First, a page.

Prescribing antibiotics after joint surgery to prevent infection is common, although there is little evidence to support it, argues a commentary published in CMAJ (Canadian Medical Association Journal)
Infection of a hip or knee joint after surgery can be serious, leading to additional surgery and potential complications. Antibiotics are prescribed before and after surgery to minimize the risk of infection, although there is little evidence indicating that antibiotics given after surgery have benefit.
The commentary authors point to research that shows that bone cement impregnated with antibiotics may be the most effective practice, although its use is not widespread in North America.
"It is interesting that postoperative prophylaxis is sanctioned without supporting evidence, yet the use of antibiotic-impregnated bone cement is not sanctioned despite modest supporting evidence," write Drs. Andrew Morris, Mount Sinai Hospital and University Health Network, and Jeffrey Gollish, Sunnybrook Health Sciences Centre, Toronto, Ontario. "Now that we are in an era of enlightened 'antimicrobial stewardship,' it is fairly safe to say that prescribing additional antimicrobials -- especially if the benefit is questionable -- is never a safe option."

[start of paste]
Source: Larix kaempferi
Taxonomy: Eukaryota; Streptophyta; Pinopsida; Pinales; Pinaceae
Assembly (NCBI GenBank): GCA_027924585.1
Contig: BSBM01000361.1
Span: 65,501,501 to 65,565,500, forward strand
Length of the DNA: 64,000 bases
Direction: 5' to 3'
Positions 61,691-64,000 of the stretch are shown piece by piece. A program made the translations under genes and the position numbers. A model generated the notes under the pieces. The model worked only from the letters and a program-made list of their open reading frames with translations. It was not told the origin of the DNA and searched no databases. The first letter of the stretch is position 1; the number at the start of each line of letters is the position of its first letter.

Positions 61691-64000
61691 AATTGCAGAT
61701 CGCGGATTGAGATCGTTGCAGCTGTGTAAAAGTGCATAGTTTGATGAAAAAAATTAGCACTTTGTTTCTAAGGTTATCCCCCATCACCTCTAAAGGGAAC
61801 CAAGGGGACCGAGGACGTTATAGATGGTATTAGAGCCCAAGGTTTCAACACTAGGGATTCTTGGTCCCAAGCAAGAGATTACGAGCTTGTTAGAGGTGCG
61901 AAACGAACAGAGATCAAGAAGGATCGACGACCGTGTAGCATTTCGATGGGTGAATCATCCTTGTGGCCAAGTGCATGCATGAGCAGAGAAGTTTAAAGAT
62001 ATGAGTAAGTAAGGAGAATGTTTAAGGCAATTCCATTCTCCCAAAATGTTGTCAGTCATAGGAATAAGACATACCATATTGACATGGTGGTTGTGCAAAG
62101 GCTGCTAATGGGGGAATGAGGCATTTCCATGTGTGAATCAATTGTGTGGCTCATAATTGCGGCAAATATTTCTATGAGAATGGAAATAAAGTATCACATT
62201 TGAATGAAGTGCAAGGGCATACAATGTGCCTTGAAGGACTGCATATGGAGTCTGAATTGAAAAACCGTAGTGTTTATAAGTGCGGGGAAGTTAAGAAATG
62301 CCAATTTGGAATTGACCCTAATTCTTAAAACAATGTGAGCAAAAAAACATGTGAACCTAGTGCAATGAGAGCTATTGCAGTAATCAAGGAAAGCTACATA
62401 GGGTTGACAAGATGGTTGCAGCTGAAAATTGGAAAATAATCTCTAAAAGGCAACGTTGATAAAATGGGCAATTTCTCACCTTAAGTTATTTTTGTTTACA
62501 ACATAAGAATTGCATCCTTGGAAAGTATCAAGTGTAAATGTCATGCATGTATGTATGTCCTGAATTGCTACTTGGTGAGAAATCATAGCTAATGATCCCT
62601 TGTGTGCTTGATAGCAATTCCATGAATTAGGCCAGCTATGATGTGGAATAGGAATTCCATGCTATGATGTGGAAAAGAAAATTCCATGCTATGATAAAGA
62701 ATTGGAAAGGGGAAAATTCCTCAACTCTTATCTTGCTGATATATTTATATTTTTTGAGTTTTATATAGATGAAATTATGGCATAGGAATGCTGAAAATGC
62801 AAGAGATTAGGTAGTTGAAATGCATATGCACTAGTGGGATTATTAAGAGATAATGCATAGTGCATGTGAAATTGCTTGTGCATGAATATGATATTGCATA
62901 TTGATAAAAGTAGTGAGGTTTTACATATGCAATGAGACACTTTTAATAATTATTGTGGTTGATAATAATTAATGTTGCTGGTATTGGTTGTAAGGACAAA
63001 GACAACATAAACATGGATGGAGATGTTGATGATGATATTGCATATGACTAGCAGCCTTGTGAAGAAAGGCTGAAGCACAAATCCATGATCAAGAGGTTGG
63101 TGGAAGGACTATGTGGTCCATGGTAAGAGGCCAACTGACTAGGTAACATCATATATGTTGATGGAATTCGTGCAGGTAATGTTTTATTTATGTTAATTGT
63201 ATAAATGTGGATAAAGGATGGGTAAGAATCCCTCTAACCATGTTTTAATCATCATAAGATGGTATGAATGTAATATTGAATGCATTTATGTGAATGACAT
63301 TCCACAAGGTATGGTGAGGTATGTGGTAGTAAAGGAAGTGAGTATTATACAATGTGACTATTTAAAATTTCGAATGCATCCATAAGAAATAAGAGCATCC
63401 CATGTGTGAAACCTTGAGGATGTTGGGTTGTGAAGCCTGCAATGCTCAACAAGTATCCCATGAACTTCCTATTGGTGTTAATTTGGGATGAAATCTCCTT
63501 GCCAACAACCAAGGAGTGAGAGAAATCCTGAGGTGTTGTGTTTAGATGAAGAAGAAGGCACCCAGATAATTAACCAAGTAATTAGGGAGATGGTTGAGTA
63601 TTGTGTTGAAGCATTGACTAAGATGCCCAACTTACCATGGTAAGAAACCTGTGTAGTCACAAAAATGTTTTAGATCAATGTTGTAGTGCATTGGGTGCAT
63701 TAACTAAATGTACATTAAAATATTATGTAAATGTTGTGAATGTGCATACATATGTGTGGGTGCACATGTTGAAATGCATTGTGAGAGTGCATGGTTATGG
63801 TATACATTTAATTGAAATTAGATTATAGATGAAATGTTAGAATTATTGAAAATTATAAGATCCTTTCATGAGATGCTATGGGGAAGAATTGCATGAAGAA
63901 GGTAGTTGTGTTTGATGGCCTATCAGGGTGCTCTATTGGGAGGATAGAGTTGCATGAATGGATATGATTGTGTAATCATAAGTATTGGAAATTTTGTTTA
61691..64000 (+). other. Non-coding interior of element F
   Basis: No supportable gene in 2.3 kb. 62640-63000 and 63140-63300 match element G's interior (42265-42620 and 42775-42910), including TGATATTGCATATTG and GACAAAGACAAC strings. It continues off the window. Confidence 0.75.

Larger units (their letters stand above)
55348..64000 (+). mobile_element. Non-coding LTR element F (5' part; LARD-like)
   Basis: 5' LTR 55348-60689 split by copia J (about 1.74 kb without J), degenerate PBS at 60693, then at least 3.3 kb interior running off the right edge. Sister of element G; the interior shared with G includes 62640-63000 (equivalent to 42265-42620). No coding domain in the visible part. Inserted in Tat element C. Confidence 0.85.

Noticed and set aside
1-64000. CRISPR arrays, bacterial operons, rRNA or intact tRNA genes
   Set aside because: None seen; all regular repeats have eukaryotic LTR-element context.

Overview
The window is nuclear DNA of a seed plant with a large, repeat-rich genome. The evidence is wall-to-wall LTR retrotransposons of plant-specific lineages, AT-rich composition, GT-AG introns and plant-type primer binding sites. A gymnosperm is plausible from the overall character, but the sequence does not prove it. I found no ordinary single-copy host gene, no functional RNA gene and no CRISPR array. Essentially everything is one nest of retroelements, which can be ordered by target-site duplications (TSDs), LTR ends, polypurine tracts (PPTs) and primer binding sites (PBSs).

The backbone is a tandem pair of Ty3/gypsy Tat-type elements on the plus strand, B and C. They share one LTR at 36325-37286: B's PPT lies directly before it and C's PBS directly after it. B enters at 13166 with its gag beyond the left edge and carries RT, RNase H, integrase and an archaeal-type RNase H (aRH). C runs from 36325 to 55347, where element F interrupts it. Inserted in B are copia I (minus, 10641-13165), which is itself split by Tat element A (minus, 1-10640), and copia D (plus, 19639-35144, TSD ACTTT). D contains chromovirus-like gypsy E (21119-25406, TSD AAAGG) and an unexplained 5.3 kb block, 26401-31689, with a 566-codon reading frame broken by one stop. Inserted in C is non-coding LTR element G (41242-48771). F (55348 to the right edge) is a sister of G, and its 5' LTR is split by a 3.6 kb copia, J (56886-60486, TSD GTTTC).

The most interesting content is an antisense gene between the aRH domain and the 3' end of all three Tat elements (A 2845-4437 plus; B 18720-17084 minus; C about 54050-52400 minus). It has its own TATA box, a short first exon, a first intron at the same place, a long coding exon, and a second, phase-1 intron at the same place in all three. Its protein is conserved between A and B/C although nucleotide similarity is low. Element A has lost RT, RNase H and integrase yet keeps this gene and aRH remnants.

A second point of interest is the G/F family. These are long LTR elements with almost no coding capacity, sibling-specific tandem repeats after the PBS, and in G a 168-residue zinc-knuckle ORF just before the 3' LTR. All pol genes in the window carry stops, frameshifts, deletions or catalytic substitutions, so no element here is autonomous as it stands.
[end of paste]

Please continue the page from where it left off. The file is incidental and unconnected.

The authors call for large randomized controlled trials to provide good quality evidence to show benefit or lack of benefit of the practice.
CMAJ Open research article: Postoperative antibiotic prophylaxis in total hip and knee arthroplasty: a systematic review and meta-analysis of randomized controlled trials
Patrick Thornley BHSc, Nathan Evaniew MD, Michael Riediger MD, Mitchell Winemaker MD, Mohit Bhandari MD PhD, Michelle Ghert MD